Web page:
John learned very early in his friendship with Sherlock that it was worth his while to ensure that his roommate never became bored. A bored Sherlock was a dangerous Sherlock (he was also an unpleasant Sherlock, but since Sherlock could rarely be described as pleasant in any normal sense of the word, that bothered John less). A bored Sherlock shot holes in the walls, filled the refrigerator bins with thumbs, and poisoned himself in the extremely dubious name of science.
But that, John feared, was nothing compared to what a Sherlock on crutches and confined to 221B Baker's Street might get up to.
Try as he might, not even Sherlock could argue his way out of a torn ACL (torn while chasing a suspect across a rooftop, of course) and subsequent surgery, nor could he reluctantly call in a favor from Mycroft to make it vanish. Since those were Sherlock's main coping mechanisms - if they could even be called such - he was stuck in the flat. The only person more unhappy about this situation than Sherlock was John. He seriously considered going to stay with Harry for a week or two, but neither his medical training nor his moral compass would allow it.
That, of course, was in the broad light of day. At four in the morning with Sherlock's violin shrieking in the sitting room, John had quite a different opinion on the matter.
"For fuck's sake, Sherlock!" John shouted, storming down the stairs. "Are you murdering a cat?"
Sherlock, ensconced in his nest on the sofa, glared. "If you don't like it, you're welcome to leave."
"I certainly am not welcome to leave," John said, yanking the violin out of Sherlock's hands and putting it very deliberately on the other side of the room. "But I am entitled to a decent night's sleep before another day of fetching and carrying for you. Now what's the matter? Can't you sleep?" The Remedeine had the welcome side effects of putting Sherlock out like a light for at least an hour or two and making him rather mellower than normal the rest of the time. John had been vigilant about forcing him to take it every four hours as prescribed for this very reason. Though he supposed he should have set the alarm for three o'clock; Sherlock had now missed a dose, and this appeared to be the direct result.
"No, I can't sleep," Sherlock snapped, scowling. "My knee hurts, my head aches, and I despise this brace." He glared down at the buckles, straps, and Velcro encasing his knee and, indeed, most of his leg. "What good is a body if it doesn't do as it should? It's meant to be transport, John! If it can't be that, then what the hell good is it to me!"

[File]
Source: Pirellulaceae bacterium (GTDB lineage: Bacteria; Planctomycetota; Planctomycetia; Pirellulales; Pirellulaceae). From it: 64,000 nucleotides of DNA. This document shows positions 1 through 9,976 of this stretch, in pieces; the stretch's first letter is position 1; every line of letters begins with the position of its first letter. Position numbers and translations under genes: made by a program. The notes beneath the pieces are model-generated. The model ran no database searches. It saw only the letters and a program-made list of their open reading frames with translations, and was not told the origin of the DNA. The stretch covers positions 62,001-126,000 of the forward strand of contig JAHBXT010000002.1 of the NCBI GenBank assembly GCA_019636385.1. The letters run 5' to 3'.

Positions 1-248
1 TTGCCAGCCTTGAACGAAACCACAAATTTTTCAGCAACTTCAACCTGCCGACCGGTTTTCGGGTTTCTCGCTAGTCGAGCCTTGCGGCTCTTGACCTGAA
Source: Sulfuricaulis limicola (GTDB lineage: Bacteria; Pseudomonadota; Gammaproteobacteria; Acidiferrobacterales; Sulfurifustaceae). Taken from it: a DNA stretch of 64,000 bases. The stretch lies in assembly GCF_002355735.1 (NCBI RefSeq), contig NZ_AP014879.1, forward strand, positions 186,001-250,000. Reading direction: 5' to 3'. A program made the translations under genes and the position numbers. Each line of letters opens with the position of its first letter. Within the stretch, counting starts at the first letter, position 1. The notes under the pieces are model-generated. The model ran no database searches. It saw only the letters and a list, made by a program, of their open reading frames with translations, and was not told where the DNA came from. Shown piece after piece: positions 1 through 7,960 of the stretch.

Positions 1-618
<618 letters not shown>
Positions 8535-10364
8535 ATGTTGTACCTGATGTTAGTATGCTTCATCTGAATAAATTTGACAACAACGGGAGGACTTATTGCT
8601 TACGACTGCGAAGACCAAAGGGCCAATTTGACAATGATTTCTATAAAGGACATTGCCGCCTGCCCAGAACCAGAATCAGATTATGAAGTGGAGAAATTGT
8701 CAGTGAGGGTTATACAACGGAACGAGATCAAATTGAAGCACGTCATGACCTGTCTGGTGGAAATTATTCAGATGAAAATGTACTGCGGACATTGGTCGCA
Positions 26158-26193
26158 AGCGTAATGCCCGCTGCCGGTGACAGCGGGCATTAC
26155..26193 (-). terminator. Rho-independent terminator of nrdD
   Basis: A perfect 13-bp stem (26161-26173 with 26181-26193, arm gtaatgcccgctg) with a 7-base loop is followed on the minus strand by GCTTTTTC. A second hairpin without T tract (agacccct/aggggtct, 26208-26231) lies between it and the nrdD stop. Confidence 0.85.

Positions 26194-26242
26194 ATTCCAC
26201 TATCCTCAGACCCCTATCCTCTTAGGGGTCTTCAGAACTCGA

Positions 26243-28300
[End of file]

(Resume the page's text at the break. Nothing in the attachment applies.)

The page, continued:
John sighed. He found the painkillers (which were well within Sherlock's reach) and freshened up his water bottle from the kitchen tap. "Here," he said, holding them out. "Take them." Sullenly, Sherlock did so. "Now, you listen to me," John said, pulling a chair up close to the sofa. "I realize you'd rather be a brain in a jar, but you're not. You pushed your body to its limits, and now you have to deal with the consequences. It's going to be uncomfortable and tedious and you're going to hate it, but you must learn some patience or it'll be far more miserable than it needs to be."
Sherlock shook his head and looked away. "Patience is hardly my strong suit, John."
"It can be," John said. "I've seen you be very patient when it had to do with a case." Sherlock didn't answer, nor did he look at John. John counted to ten inside his head. "Look,” he said at last, “it won't be all bad. You hardly leave the flat most days, anyway. Lestrade and I can figure out a way for you to continue to consult." At least he damn well hoped they could. It was either that or drug Sherlock into a stupor for the duration of his recovery (appealing thought, that, but impractical).
Sherlock appeared ever so slightly mollified. "Do you truly think so?"
"Why not?" John said with a shrug, praying Lestrade would agree. Privately, he suspected the DI was rather looking forward to several months free of his consulting detective, but it wasn't as though Sherlock weren't useful.
"Well," Sherlock said, "I suppose that would make this situation slightly more tolerable."
"Good," John said, and reached out to pat Sherlock's shoulder as he stood. "I'll do what I can, I promise. But I swear to God, Sherlock, if you wake me up again with that sodding violin, I will throw it out the window and into the street."
Sherlock stared at him in horror. "It's a Stradivarius! You wouldn't!"
John put his hands on his hips. "Do you really want to test me?"
Sherlock shook his head. Satisfied, John helped him settle himself against his pillows and reposition his knee. By the time they were done, Sherlock was already a little glassy-eyed from the medication, and John didn't think he'd have any trouble getting back to sleep.
Still, John took the violin up to his room with him. There was no use taking any chances.